In a guest blog, Julie Brannan, director of education and training at the Solicitors Regulation Authority, explains the rationale for the move from hours-based CPD to ‘continuing competence’
Last week, we announced that we will be introducing a new approach to continuing professional development (CPD). Solicitors will still have to keep up-to-date and firms will need training systems in place to ensure their solicitors are competent – as required by the Handbook.
But how they do this will in future be a matter for them. We will be removing the requirement for solicitors to undertake 16 hours’ CPD a year. This will mean that firms and individuals can do the training they need in the way which suits them best.
Why are we are making this change? The problem with the current CPD scheme is that it is all about hours spent in formal training courses rather than actual learning.
So, if you learn something through researching a point for a case, that doesn’t count. If, on the other hand, you spend three hours in a stuffy hotel room listening to something you forget the moment you step back out into the street, the training will still contribute to your annual requirement.
The current scheme was introduced many years ago, at a time when the Law Society, as it then was, regulated by introducing process requirements which applied to everyone. CPD was a classic case in point. The Law Society wanted to ensure solicitors kept up-to-date, so it introduced the requirement that everyone should do an arbitrary 16 hours’ formal training a year.
The system has played its part in the development of a learning culture in the profession. But times have changed dramatically. The way we regulate has changed, and technology has changed both the way firms practise, and the way people learn. Our approach to continuing competence must reflect this.
The new approach has competence at its heart. Individual solicitors and firms will be in the driving seat. They will need to think about what they should do to ensure that their work is up-to-date and competent. They will be able to choose how best to do this.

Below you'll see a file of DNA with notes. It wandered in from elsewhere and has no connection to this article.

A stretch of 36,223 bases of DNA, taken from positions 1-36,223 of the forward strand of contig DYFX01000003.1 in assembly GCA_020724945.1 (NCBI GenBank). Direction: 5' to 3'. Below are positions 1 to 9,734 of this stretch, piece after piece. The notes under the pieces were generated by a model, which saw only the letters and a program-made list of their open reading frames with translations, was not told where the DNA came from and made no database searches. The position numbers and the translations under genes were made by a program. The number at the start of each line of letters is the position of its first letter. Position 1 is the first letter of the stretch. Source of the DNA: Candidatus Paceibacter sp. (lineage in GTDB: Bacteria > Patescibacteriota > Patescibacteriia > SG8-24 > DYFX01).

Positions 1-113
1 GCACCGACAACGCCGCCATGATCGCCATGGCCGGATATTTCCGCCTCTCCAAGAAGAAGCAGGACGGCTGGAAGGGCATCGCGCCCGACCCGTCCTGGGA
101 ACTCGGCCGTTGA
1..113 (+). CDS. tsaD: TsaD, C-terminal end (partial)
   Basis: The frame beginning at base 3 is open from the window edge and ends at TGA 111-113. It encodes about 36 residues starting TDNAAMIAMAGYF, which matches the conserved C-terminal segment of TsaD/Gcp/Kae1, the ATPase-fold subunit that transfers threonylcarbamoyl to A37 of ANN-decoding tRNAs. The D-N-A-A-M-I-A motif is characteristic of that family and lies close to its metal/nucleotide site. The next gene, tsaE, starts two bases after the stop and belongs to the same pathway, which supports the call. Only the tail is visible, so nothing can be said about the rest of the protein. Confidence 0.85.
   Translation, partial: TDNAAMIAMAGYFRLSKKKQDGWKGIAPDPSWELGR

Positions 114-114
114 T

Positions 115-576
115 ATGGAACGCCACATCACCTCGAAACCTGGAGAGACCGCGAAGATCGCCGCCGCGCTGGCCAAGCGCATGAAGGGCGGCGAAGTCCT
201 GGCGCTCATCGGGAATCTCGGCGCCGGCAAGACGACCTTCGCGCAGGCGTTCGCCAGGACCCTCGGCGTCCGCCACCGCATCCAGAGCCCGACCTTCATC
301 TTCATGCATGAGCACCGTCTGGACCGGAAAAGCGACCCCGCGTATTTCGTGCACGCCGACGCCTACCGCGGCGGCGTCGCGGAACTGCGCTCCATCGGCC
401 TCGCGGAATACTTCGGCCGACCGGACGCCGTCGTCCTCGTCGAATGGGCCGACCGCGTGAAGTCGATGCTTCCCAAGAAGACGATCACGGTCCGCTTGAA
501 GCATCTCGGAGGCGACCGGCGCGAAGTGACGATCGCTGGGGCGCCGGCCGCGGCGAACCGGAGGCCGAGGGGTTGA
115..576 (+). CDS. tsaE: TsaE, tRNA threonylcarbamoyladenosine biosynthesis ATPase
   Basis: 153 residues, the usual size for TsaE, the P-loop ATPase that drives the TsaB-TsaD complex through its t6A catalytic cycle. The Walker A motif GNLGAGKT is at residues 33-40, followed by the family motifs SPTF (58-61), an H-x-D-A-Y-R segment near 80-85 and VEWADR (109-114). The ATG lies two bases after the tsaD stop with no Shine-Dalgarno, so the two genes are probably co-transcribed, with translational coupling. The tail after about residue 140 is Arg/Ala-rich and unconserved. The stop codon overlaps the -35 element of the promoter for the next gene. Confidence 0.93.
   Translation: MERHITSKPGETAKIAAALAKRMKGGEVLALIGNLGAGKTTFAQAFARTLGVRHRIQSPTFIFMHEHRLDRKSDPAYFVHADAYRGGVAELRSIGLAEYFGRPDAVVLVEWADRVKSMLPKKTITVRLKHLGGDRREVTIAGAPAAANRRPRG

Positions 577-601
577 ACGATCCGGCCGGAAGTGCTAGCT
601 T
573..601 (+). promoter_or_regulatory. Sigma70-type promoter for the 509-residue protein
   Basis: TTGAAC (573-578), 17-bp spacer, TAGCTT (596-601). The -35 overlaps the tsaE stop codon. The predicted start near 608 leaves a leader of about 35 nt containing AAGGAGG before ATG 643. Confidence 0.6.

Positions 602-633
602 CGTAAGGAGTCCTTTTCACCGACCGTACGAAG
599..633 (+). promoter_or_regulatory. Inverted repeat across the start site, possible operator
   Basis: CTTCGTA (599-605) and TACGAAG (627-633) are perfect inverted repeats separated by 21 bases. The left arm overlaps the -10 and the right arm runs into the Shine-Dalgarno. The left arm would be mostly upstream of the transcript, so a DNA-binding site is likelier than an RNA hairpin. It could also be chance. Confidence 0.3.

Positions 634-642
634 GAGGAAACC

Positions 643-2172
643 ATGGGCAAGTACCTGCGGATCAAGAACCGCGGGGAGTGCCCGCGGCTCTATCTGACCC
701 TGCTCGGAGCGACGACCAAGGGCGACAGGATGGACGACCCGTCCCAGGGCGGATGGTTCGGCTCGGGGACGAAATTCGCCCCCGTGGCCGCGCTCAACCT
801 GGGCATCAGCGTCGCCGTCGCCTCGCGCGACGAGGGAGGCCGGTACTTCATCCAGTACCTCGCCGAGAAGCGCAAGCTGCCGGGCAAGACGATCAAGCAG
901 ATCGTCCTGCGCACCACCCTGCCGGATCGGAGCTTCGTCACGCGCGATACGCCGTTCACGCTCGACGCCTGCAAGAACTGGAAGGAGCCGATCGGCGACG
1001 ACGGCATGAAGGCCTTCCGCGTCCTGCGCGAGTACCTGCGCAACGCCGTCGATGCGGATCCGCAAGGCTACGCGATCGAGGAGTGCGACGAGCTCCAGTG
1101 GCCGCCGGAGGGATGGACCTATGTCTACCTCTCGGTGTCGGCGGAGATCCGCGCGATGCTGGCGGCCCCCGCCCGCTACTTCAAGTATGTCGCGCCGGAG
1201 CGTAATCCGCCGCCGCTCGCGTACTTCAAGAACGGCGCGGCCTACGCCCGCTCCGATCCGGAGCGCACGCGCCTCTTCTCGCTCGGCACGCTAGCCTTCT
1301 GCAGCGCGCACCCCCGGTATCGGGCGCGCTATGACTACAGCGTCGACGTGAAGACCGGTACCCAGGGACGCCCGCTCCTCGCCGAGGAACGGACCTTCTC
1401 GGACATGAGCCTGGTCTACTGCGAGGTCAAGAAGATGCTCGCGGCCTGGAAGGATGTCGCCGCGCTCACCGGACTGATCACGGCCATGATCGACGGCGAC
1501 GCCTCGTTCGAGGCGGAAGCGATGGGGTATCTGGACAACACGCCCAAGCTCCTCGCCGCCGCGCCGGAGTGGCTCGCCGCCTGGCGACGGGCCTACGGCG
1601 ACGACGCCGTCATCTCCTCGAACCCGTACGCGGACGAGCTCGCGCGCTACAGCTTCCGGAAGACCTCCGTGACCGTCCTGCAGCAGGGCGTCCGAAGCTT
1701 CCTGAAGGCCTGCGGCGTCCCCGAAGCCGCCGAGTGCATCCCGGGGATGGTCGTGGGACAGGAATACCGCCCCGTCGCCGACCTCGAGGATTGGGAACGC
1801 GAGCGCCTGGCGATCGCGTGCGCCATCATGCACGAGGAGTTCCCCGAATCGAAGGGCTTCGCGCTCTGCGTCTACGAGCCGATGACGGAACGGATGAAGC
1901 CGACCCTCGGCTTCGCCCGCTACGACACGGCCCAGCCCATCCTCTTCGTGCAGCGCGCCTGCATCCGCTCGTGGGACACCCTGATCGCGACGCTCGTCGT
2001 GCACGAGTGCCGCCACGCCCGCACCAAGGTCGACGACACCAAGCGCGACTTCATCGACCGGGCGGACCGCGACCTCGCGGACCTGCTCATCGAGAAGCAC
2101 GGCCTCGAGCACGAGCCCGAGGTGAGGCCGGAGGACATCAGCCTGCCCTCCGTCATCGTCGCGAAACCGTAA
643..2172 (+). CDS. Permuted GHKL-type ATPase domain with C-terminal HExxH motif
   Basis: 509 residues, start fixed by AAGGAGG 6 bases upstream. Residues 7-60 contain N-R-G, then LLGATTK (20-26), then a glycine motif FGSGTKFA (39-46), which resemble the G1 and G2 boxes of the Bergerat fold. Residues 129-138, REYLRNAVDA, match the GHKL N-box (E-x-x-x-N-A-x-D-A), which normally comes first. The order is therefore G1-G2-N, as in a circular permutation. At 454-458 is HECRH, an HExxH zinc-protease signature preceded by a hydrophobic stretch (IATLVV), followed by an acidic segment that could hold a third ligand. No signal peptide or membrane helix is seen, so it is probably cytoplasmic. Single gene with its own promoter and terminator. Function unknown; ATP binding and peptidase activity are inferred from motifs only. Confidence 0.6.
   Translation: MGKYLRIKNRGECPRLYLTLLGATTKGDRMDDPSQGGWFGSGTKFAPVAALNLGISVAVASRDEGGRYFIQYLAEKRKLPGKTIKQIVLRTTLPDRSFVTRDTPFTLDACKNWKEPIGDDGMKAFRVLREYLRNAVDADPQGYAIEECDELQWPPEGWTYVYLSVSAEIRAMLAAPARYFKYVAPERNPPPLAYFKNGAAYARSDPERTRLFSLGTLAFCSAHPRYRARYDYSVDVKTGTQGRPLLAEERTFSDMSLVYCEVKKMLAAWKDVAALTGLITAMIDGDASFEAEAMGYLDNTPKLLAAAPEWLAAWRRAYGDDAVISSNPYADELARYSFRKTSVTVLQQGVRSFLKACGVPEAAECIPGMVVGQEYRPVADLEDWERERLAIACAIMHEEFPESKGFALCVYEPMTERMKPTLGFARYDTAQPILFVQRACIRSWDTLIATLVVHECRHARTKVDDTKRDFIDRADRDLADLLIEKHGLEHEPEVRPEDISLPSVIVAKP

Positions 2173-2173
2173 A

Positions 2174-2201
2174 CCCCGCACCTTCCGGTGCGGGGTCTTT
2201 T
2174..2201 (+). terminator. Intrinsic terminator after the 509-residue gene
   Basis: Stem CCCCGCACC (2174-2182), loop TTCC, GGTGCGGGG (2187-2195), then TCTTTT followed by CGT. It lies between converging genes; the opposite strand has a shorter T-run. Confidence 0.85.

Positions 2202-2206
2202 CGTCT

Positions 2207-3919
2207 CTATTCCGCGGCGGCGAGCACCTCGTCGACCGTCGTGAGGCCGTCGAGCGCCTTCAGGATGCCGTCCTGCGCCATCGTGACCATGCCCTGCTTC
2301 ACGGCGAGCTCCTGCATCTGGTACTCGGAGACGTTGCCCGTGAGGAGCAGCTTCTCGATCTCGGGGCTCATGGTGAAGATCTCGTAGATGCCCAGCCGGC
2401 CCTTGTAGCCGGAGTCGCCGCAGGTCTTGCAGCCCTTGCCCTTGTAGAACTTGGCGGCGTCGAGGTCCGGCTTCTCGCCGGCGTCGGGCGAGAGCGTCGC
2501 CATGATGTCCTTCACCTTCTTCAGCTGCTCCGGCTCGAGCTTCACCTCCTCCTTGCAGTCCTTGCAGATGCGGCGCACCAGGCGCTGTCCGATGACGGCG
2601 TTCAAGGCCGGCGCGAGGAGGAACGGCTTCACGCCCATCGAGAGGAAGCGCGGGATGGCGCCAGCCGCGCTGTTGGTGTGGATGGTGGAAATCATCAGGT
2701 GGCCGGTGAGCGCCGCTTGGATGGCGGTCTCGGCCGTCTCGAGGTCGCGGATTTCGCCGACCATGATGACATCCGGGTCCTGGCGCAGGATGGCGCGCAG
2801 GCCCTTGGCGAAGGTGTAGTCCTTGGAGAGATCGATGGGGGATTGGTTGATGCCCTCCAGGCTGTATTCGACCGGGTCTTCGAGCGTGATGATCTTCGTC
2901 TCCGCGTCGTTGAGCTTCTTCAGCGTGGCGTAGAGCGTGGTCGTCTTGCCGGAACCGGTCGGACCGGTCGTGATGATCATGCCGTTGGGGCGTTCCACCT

Hand-in-hand with the new approach, we will be phasing out the authorisation of CPD providers. There will be more flexibility about how people learn. For example, it will no longer be necessary to learn in hour-long blocks. People who prefer to learn in bite-sized chunks, perhaps over their phone or tablet, on the go, will be able to do so. People who learn through reading and researching for a particular case will be able to have that recognised as part of their learning and development.
Despite this, we recognise that, for some, our new approach may take a little getting used to. Firms and individuals will need to reflect on the quality of their work and use that reflection to drive learning and development, rather than relying on the 16 hours’ requirement.
We recognise that this is a significant shift in culture. So we will be delaying full implementation of the new approach until November 2016 and, in the meantime, we will be publishing a toolkit for practitioners, containing:
- the new competence statement for solicitors, which will explain what all solicitors need to be able to do competently;
- guidance on how to reflect on your work and identify training needs;
- information about the range of ways in which training needs may be addressed;
- suggestions about how to record and reflect on training undertaken;
- information about tools that are available to help with this process; and
- examples of good practice.
We will publish the toolkit in spring 2015. At the same time, because some firms and individuals are keen to move quickly to the new system, those who wish to do so will be able to opt in on a voluntary basis.
Individuals will have to certify at the end of the practice year that they have met their CPD requirements, either (until October 2016) on the basis of their 16 hours or because they have implemented the new approach to continuing competence.
We believe the new approach is the best way to reduce the regulatory burden, increase freedom and flexibility and focus on the effectiveness of education and training.